bias

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 /ˈbaɪəs/

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WordReference Random House Learner's Dictionary of American English © 2016
bi•as /ˈbaɪəs/USA pronunciation   n., adj., v., -ased, -as•ing or (esp. Brit.)-assed, -as•sing. 

n. [countable]
  1. a tendency toward judging something without full knowledge of it;
    prejudice:He has a bias against anyone who is black.
  2. a particular tendency toward something:She has a natural bias for handwork and athletics.
  3. Textilesa slanting or diagonal line of direction, esp. across a woven fabric.

adj. [usually: before a noun]
  1. Textiles(of the cut of a fabric) diagonal; slanted.

v. [+ object]
  1. to influence unfairly:The lawyer made a tearful plea to bias the jury.
idiom
    on the bias,
      • in the diagonal direction of the cloth.
      • out of line;
        slanting.

bias and prejudice both mean a strong and unfairly formed inclination of the mind oropinion about something or someone. A bias may be favorable or unfavorable: bias in favor of or against an idea. prejudice implies a judgment already formed and even more unreasoning than bias, and usually implies an unfavorable opinion: prejudice against a race.
WordReference Random House Unabridged Dictionary of American English © 2016
bi•as  (bīəs), 
n., adj., adv., v., bi•ased, bi•as•ing  or ([esp. Brit.])bi•assed, bi•as•sing. 

n. 
  1. Textilesan oblique or diagonal line of direction, esp. across a woven fabric.
  2. a particular tendency or inclination, esp. one that prevents unprejudiced consideration of a question;
    prejudice.
  3. Statistics[Statistics.]a systematic as opposed to a random distortion of a statistic as a result of sampling procedure.
  4. [Lawn Bowling.]
      • a slight bulge or greater weight on one side of the ball or bowl.
      • the curved course made by such a ball when rolled.
  5. Electronics[Electronics.]the application of a steady voltage or current to an active device, as a diode or transistor, to produce a desired mode of operation.
  6. Sound Reproductiona high-frequency alternating current applied to the recording head of a tape recorder during recording in order to reduce distortion.
  7. on the bias: 
      • in the diagonal direction of the cloth.
      • out of line;
        slanting.

adj. 
  1. Textilescut, set, folded, etc., diagonally:This material requires a bias cut.

adv. 
  1. in a diagonal manner; obliquely;
    slantingly:to cut material bias.

v.t. 
  1. to cause partiality or favoritism in (a person);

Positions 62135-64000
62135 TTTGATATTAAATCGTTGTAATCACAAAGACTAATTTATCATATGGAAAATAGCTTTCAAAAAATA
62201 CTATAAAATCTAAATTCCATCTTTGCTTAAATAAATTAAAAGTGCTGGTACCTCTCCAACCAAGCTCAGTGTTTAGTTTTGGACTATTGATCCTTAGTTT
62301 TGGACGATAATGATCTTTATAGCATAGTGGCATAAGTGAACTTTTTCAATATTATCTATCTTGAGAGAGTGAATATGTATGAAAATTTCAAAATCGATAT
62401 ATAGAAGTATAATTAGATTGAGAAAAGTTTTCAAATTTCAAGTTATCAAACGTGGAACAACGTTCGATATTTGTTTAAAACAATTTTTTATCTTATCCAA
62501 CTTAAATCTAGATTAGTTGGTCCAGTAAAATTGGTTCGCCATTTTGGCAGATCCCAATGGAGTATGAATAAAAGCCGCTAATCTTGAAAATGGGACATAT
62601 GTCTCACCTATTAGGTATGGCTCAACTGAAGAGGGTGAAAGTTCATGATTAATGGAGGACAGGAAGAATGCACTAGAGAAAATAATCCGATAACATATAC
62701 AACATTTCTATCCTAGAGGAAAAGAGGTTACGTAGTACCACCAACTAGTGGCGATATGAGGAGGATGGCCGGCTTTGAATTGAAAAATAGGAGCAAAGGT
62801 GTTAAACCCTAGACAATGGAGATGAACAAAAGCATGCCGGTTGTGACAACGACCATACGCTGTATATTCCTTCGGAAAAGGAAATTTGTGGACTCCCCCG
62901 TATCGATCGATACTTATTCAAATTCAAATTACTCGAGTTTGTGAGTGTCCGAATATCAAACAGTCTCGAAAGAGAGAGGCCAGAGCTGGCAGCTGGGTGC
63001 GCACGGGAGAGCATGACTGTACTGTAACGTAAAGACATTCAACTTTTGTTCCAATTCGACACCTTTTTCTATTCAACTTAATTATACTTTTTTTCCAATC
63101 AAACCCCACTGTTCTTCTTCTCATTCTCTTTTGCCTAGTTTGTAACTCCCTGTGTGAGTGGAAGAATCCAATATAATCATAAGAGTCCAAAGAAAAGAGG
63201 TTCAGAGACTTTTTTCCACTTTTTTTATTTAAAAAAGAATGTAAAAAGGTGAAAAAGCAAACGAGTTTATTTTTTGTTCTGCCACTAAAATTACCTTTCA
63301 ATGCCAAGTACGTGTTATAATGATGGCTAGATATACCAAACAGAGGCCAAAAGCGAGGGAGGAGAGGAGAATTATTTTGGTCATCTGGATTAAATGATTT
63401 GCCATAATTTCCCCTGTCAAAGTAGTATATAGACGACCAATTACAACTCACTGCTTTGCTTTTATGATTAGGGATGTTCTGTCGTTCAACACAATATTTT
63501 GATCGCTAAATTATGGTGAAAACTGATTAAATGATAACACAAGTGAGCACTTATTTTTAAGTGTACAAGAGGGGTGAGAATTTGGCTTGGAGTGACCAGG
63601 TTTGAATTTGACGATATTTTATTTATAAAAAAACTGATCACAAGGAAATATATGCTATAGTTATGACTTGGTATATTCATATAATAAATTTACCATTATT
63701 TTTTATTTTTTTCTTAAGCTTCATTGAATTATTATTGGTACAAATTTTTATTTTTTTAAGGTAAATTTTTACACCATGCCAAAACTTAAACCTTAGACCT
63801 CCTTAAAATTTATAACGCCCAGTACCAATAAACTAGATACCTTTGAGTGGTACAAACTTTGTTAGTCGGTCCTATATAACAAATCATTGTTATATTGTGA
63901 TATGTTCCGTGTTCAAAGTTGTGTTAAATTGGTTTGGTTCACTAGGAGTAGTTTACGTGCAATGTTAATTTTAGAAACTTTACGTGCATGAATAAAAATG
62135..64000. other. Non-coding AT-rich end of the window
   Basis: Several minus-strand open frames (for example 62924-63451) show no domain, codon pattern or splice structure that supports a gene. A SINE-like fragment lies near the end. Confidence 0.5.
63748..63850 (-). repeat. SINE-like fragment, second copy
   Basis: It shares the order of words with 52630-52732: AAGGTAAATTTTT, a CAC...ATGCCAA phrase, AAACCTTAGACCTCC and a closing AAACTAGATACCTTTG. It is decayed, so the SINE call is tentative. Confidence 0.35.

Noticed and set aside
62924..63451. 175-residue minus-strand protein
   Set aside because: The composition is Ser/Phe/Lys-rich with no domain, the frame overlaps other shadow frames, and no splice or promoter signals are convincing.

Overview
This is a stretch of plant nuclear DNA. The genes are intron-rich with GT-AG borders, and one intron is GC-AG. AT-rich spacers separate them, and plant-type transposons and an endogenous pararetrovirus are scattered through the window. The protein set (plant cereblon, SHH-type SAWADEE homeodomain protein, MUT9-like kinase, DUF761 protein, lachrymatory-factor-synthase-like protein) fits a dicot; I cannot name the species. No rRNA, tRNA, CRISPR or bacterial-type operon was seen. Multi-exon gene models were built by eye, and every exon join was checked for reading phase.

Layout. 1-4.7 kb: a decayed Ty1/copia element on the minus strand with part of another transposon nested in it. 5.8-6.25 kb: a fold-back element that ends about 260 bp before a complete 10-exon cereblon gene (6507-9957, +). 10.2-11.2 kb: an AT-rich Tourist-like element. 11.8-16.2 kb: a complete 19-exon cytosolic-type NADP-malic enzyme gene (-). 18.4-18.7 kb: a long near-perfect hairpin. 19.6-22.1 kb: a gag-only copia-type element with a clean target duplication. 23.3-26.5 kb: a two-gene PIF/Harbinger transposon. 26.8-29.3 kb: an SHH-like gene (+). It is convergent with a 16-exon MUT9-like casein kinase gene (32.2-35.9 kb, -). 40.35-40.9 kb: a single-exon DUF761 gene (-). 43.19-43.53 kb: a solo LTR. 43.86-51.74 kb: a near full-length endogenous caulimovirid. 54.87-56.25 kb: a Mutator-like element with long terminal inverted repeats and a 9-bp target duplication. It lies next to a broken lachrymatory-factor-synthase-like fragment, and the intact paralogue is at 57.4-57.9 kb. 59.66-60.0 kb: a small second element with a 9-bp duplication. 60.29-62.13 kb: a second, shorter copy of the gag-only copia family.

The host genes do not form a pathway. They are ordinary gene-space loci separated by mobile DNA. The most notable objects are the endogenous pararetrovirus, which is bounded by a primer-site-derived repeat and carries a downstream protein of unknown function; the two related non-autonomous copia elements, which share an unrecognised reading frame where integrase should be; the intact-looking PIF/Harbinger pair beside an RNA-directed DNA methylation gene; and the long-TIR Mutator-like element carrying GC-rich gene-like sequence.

influence, esp. unfairly:a tearful plea designed to bias the jury.
  2. Electronics[Electronics.]to apply a steady voltage or current to (the input of an active device).
Etymology:
  • Greek epikársios oblique, equivalent. to epi- epi- + -karsios oblique
  • Vulgar Latin *(e)bigassius
  • Old Provencal, probably
  • Middle French biais oblique
  • 1520–30
2 . predisposition, preconception, predilection, partiality, proclivity; bent, leaning. Bias, prejudice mean a strong inclination of the mind or a preconceived opinion about something or someone. A bias may be favorable or unfavorable:bias in favor of or against an idea.Prejudice implies a preformed judgment even more unreasoning than bias, and usually implies an unfavorable opinion:prejudice against a race. 10 in Unabridged dictionary . predispose, bend, incline, dispose. 2 . impartiality.
Bi•as  (bīəs), 
n. 
  1. Monarchyfl. 570 b.c., Greek philosopher, born in Ionia.


Collins Concise English Dictionary © HarperCollins Publishers::

bias /ˈbaɪəs/ n
  1. mental tendency or inclination, esp an irrational preference or prejudice
  2. a diagonal line or cut across the weave of a fabric
  3. the voltage applied to an electronic device or system to establish suitable working conditions
  4. a bulge or weight inside one side of a bowl
  5. the curved course of such a bowl on the green
  6. an extraneous latent influence on, unrecognized conflated variable in, or selectivity in a sample which influences its distribution and so renders it unable to reflect the desired population parameters
adv
  1. obliquely; diagonally
vb ( -ases, -asing, -ased, -asses, -assing, -assed)(transitive)
  1. (usually passive) to cause to have a bias; prejudice; influence
Etymology: 16th Century: from Old French biais, from Old Provençal, perhaps ultimately from Greek epikarsios oblique

ˈbiased, ˈbiassed adj



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